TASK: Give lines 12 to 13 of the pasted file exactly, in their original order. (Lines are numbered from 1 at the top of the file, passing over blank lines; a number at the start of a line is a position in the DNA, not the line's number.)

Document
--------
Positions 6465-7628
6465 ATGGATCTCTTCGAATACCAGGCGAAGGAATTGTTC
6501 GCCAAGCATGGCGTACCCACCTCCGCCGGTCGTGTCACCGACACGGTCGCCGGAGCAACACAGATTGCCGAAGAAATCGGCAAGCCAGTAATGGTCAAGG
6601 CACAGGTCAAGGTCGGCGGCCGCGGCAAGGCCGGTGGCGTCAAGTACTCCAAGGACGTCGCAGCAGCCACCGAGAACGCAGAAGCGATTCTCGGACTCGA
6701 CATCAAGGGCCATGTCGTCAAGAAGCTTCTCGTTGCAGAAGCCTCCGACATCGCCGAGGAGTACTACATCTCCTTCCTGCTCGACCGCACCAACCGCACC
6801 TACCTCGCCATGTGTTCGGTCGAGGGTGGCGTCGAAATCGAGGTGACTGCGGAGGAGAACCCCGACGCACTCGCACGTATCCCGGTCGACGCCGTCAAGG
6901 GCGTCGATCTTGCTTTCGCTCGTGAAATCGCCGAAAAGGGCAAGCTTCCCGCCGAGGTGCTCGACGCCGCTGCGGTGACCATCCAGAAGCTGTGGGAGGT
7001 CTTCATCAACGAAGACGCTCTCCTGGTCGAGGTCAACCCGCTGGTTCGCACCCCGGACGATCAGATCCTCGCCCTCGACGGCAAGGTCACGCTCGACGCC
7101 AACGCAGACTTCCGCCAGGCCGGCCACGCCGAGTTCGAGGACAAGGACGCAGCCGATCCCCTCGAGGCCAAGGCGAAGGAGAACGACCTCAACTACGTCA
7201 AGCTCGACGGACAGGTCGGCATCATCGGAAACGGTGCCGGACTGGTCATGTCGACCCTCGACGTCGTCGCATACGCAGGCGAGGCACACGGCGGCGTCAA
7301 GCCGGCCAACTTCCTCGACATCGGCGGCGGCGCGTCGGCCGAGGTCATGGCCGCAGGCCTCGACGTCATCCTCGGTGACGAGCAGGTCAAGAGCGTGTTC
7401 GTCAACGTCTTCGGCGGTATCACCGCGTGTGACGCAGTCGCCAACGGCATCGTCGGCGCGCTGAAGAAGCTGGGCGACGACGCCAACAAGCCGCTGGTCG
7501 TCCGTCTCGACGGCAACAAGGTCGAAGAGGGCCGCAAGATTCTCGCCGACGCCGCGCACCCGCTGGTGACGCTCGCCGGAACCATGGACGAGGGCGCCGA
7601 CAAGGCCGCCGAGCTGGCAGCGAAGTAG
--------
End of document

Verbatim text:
7401 GTCAACGTCTTCGGCGGTATCACCGCGTGTGACGCAGTCGCCAACGGCATCGTCGGCGCGCTGAAGAAGCTGGGCGACGACGCCAACAAGCCGCTGGTCG
7501 TCCGTCTCGACGGCAACAAGGTCGAAGAGGGCCGCAAGATTCTCGCCGACGCCGCGCACCCGCTGGTGACGCTCGCCGGAACCATGGACGAGGGCGCCGA